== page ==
Are we (and our DVRs) to blame for the rise in product placement on television?
That's a question Brian Steinberg explores in his Advertising Age story reporting from the ANA's annual TV and Video Forum.Product placement has been a fact of TV life since the early days, when it was discretely placed in some daytime programming and no-so discretely placed in game shows. Think of "The Price is Right" and "Wheel of Fortune," where products offered as prizes are described in detail, using copy written by the company providing the product being given away and often paying for it to be there.
Product placement within the content of programming began to escalate over the past ten years, popping up primarily in sports and reality programs. Those shows offered advertisers a way to push their products through the ad clutter, where a spot could easily get lost within a 3-minute commercial pod containing six or more ads plus network promos. When most of us think of "American Idol," we probably envision the judges sitting with large Coca-Cola cups in front of them.
But product placement has been creeping into what had traditionally been an ad-free zone -- the content of scripted dramas and comedies. I'm not saying there never was product placement in those shows, but it was rare and in situations where a particular product might logically fit -- whether or not it had been "placed." Some 20 years ago when I was handling p.r. for Jaguar Cars, we provided cars from the press fleet for scenes where a luxury car was needed. We didn't pay for the exposure. I wouldn't be surprised to learn that today Jaguar has to pay for those cameo appearances.
Brian Steinberg writes about the intrusiveness of some of today's product placements, where a product is pushed into situations where it really doesn't fit with the flow of the show. He cites examples like "Chuck" on NBC, where characters end up reciting the slogan for Subway's $5 foot-long sandwich, or the cast of the CW's "90210" praising Dr Pepper.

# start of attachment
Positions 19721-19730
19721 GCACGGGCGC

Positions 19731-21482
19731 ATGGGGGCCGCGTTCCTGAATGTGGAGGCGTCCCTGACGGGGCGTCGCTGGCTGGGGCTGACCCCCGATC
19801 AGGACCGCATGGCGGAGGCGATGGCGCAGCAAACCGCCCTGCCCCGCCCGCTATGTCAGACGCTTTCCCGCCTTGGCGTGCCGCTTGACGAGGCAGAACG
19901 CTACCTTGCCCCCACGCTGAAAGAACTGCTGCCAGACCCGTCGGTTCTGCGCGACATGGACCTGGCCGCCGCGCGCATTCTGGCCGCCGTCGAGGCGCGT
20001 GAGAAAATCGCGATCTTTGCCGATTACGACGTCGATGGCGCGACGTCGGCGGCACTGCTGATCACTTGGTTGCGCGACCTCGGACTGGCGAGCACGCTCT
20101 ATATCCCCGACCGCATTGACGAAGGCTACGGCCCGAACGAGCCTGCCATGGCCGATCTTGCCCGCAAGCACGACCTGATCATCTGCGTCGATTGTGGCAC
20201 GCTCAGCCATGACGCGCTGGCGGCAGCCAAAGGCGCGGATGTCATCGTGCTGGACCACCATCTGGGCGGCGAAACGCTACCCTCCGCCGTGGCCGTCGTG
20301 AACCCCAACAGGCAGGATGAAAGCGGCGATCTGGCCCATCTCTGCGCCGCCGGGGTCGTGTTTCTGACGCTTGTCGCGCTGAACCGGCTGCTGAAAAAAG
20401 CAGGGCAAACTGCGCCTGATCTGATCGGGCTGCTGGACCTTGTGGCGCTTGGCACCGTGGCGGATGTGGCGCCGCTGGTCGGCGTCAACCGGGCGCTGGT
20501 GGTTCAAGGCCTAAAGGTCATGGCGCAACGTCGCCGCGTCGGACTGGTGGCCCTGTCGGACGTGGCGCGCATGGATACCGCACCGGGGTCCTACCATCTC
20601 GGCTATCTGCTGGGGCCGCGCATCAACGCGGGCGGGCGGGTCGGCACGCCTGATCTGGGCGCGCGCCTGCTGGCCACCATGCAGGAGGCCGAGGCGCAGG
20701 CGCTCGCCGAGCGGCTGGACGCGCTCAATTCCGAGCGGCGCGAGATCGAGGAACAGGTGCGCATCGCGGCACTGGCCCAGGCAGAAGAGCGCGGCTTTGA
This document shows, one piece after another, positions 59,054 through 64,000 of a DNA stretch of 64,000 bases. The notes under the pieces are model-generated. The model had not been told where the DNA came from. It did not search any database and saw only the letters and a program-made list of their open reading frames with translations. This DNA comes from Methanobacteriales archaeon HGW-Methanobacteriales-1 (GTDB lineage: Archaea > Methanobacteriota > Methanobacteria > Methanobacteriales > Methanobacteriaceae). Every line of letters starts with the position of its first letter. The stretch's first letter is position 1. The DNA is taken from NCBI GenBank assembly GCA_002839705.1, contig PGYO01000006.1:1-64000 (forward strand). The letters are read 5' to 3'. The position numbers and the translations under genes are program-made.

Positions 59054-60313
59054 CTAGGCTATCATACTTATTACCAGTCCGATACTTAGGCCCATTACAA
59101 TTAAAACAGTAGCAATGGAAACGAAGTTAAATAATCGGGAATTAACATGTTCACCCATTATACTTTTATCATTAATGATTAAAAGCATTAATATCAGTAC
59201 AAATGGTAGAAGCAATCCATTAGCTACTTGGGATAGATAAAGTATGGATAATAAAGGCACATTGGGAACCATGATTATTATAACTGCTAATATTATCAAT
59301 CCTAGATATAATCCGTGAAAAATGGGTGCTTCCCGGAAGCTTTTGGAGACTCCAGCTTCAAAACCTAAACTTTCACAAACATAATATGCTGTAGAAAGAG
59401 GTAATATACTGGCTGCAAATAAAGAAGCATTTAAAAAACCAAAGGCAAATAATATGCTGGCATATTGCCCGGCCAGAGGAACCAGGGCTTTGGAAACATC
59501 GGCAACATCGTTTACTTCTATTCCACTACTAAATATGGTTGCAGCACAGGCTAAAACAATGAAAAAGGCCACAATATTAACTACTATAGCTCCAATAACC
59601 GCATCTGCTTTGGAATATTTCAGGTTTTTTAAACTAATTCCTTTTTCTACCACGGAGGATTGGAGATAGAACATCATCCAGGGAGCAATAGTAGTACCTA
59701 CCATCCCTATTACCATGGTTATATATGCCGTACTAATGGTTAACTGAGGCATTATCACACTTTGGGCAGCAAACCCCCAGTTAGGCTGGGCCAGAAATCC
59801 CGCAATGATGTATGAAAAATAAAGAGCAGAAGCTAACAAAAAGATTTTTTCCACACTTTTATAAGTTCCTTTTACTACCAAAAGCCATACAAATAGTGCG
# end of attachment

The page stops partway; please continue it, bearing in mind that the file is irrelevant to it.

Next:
It's not just about the money, although product placement can add handsomely to the coffers of the networks and the program's production company. But it's really about advertisers finding a way to hit viewers with their messages. It's a way to beat clutter and a way to beat DVRs and on-demand, where it's easy and tempting for us to fly through the commercials.
We, the viewers, have helped create the problem that product placement is trying to resolve for advertisers.
The solution is not without risk to the networks. If they allow the placements to become too blatant and intrusive, will viewers get annoyed and flip to another channel? Or will they just DVR through the placement at top speed?
Or, will viewers simply tolerate hour-long programs that contain 20 - 30 minutes of ads and ads-disguised as program content.
It seems like a risky move for the networks to permit so much product placement. Viewers can all too easily hit the remote or the DVR to watch non-network programs such as the growing number of shows on premium and basic cable that are far superior to most of what the networks are now offering, even without the product placement.